Minorities at Woodson and Locust Trace find ag niche
Students from Carter G. Woodson Academy and Locust Trace AgriScience Center interact with professionals and build their personal skills through a partnership with the University of Kentucky and its MANRRS chapter. MANRRS (Minorities in Agriculture, Natural Resources, and Related Sciences) provides access and opportunities for groups typically underrepresented in these career fields. For example, a handful of black males from Woodson is working alongside UK professors on independent research projects, and about four dozen diverse students at Locust Trace are starting a Junior MANRRS chapter for leadership development.
Rhyan, who is paired with Professor Lisa Vaillancourt in Plant Pathology, actually leans toward music engineering, and his research is generally computer-based. “I’m doing this to be more well-rounded, and it’s actually pretty fun,” he said. “I’ll definitely be ahead in science classes, and I will have a feel for what college kids do.”
Vaillancourt, who judges projects in the regional science fair, launched the mentoring component three years ago. “Science fairs generally don’t have a good representation of minority students, particularly at the high school level,” she noted. After Woodson students impressed her in a TV news clip, Vaillancourt reached out to the school. The partnership has since grown with additional UK mentors and funding from the National Science Foundation. Student participation has also increased. “There are a lot of different STEM options, from economics to microbiology to pharmacy to engineering,” Vaillancourt said. “We need diversity in agriculture like so many STEM fields. There are so many opportunities if we could show people what we can offer and what these careers include – from energy to food to drugs to everything in between really, anything that’s plant- or animal-based.”
Staff in UK’s Diversity Office saw the Woodson connection as a good chance to introduce high school students to MANRRS as well. The program includes professional development such as resume building and public speaking, and mentors walk the students through the college-application process. “We’re learning how to network and present ourselves in a good way in interviews,” Rhyan added.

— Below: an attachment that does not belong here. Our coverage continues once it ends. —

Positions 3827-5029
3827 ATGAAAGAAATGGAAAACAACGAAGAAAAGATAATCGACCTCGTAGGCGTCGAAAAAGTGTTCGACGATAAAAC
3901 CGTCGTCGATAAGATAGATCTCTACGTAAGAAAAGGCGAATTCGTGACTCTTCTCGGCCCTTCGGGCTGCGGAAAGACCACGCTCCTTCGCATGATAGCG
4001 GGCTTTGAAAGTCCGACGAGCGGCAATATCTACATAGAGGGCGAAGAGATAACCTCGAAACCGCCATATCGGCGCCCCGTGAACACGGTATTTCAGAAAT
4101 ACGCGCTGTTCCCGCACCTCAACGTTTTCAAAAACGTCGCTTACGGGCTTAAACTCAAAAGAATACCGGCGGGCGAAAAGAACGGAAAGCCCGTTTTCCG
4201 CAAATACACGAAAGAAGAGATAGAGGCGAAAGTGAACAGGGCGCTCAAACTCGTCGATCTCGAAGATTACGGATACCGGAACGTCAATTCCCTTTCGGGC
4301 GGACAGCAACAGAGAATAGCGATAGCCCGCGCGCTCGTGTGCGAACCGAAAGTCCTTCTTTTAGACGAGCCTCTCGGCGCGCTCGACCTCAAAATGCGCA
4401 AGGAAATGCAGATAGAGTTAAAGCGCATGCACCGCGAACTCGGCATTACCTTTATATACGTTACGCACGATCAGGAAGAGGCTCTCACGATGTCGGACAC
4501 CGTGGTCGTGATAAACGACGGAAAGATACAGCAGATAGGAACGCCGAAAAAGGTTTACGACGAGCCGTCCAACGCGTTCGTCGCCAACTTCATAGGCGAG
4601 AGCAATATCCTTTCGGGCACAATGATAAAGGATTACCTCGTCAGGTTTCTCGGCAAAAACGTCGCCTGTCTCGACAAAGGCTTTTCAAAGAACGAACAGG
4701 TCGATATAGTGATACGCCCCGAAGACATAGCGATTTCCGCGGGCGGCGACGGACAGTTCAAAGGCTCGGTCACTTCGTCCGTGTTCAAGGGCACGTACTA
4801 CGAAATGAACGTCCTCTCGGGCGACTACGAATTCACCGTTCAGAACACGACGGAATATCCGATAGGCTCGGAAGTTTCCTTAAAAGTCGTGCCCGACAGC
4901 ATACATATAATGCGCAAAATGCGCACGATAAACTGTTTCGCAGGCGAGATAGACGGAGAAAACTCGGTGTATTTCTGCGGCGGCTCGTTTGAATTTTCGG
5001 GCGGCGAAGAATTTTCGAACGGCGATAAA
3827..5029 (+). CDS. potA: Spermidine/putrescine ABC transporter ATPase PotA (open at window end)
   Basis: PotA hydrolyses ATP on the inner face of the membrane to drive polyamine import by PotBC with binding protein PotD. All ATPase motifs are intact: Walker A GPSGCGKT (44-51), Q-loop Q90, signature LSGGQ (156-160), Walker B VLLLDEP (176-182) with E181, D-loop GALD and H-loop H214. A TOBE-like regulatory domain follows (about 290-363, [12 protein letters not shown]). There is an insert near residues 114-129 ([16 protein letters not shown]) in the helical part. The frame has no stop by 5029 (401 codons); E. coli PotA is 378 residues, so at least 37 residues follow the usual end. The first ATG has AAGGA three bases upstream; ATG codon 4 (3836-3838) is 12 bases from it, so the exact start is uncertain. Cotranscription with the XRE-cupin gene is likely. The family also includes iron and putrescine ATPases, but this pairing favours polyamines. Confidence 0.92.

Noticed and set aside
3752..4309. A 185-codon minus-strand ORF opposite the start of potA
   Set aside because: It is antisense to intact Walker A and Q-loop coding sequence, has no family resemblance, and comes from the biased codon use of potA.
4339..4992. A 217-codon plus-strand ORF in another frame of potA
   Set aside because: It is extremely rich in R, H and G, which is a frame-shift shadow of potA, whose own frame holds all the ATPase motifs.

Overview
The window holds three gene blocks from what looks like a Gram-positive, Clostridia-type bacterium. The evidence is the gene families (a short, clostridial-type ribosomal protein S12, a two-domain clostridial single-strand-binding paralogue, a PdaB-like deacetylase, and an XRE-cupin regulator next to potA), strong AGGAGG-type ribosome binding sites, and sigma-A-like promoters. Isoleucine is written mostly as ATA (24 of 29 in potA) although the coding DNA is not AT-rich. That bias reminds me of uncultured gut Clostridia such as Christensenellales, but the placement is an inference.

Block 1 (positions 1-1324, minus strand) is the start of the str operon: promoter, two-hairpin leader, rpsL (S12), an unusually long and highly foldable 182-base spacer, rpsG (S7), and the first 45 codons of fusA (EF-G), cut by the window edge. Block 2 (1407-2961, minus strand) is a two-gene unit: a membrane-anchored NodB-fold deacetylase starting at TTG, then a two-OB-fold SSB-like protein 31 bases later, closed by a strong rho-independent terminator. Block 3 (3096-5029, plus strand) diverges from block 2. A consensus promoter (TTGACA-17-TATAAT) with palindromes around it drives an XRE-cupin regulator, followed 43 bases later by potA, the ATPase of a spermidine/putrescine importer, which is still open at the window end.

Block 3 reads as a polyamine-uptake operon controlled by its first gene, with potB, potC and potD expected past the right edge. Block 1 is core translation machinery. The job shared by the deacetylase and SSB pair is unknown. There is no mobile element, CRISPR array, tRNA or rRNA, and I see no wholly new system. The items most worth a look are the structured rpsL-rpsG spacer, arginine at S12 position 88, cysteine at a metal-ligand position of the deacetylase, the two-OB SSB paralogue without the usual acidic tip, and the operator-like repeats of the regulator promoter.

Out on the farm
Following UK’s initiative, Locust Trace students formed a MANRRS club at school. With interest burgeoning, the technical center this fall decided to start a Junior MANRRS chapter, which students hope will be official by winter break. Community liaison Eli Parham, the group’s adviser, noted how MANRRS ensures that diverse students are welcome to participate. “They see MANRRS as an opportunity to fit in,” he said. “There’s a business side, agricultural side, and a production side to it. We have a lot more students willing to become involved.”
The group has visited minority-owned farms and the Kentucky Horse Park to explore various jobs in the equine industry. Students have also collaborated with Lexington Parks & Recreation and Kentucky Farm Bureau on service projects, and mentored elementary kids. Once chartered, the chapter members will have more access to events on the UK campus as well as MANRRS regional and national conferences. Students can then participate in competitions, apply for scholarships, sign up for professional development, and more. “This group tells you stuff you wouldn’t normally learn in the classroom,” said Catalina Soriano, a junior from Lafayette High School on the veterinary assistant track at Locust Trace. Antyana Cowan, a sophomore from Paul Laurence Dunbar High School, added that MANRRS helps build self-confidence in face-to-face encounters. “It’s an opportunity for practice so when we get to college, hey, we’re on top of it,” she said.
Parham noted that Locust Trace is beginning to reflect the diversity of the community. “The idea is to embrace those differences within the population and really show students that agriculture is for everybody,” he said. “It’s important to establish this program to represent this population we’re serving. Diversity is important here, and there is a place here for everybody. Through MANRRS, we can really push these students to achieve great things.”